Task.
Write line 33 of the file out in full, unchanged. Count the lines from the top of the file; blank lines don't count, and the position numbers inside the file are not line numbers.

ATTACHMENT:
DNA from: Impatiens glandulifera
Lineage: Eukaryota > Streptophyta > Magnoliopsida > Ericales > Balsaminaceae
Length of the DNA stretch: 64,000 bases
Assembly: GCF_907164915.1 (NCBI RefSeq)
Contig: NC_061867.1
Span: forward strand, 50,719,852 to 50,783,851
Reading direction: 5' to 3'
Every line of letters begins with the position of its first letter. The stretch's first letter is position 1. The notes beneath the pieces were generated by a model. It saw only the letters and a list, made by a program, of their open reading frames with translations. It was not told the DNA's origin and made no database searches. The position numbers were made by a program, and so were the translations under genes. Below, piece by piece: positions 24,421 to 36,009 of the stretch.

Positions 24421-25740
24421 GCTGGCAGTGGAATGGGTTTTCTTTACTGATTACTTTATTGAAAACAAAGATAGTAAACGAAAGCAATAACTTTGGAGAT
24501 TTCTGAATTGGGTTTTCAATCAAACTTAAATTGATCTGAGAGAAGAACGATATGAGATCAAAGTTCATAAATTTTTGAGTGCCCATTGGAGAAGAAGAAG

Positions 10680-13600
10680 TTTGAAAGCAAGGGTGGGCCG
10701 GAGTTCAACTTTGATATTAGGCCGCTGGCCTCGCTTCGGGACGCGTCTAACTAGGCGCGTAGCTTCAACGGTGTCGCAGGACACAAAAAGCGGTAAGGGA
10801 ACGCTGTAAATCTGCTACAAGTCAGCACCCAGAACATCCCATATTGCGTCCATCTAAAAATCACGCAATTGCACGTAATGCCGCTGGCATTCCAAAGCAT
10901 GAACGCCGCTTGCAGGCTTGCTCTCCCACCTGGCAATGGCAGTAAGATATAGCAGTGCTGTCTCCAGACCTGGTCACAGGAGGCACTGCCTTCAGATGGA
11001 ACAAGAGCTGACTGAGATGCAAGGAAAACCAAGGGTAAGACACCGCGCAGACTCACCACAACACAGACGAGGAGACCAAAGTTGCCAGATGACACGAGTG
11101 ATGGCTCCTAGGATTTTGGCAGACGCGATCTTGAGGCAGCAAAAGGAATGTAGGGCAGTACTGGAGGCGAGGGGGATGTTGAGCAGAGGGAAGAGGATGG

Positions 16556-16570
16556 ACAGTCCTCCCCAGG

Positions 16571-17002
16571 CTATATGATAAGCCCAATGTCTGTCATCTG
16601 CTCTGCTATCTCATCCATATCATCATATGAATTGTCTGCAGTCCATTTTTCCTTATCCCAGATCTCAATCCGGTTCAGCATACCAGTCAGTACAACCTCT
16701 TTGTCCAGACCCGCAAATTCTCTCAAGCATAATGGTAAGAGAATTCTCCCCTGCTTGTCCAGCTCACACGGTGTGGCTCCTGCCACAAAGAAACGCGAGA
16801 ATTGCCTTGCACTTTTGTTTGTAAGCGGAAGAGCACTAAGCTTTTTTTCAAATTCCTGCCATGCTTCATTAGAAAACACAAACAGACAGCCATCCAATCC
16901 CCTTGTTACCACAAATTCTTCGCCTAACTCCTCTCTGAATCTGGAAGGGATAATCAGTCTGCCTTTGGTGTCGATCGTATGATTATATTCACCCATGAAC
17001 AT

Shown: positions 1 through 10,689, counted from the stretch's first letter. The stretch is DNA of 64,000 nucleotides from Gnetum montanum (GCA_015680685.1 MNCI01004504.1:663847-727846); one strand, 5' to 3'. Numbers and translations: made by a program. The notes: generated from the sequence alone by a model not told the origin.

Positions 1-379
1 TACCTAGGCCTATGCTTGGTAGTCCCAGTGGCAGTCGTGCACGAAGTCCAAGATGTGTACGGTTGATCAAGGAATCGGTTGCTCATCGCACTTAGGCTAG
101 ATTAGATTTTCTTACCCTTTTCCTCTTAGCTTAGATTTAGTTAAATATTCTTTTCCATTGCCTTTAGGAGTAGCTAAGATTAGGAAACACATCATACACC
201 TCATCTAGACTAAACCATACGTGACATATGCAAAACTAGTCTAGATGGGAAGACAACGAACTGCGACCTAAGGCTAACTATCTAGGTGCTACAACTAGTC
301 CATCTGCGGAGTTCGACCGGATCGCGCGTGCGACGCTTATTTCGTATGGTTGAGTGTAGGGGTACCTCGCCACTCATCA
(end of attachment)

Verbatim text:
301 CATCTGCGGAGTTCGACCGGATCGCGCGTGCGACGCTTATTTCGTATGGTTGAGTGTAGGGGTACCTCGCCACTCATCA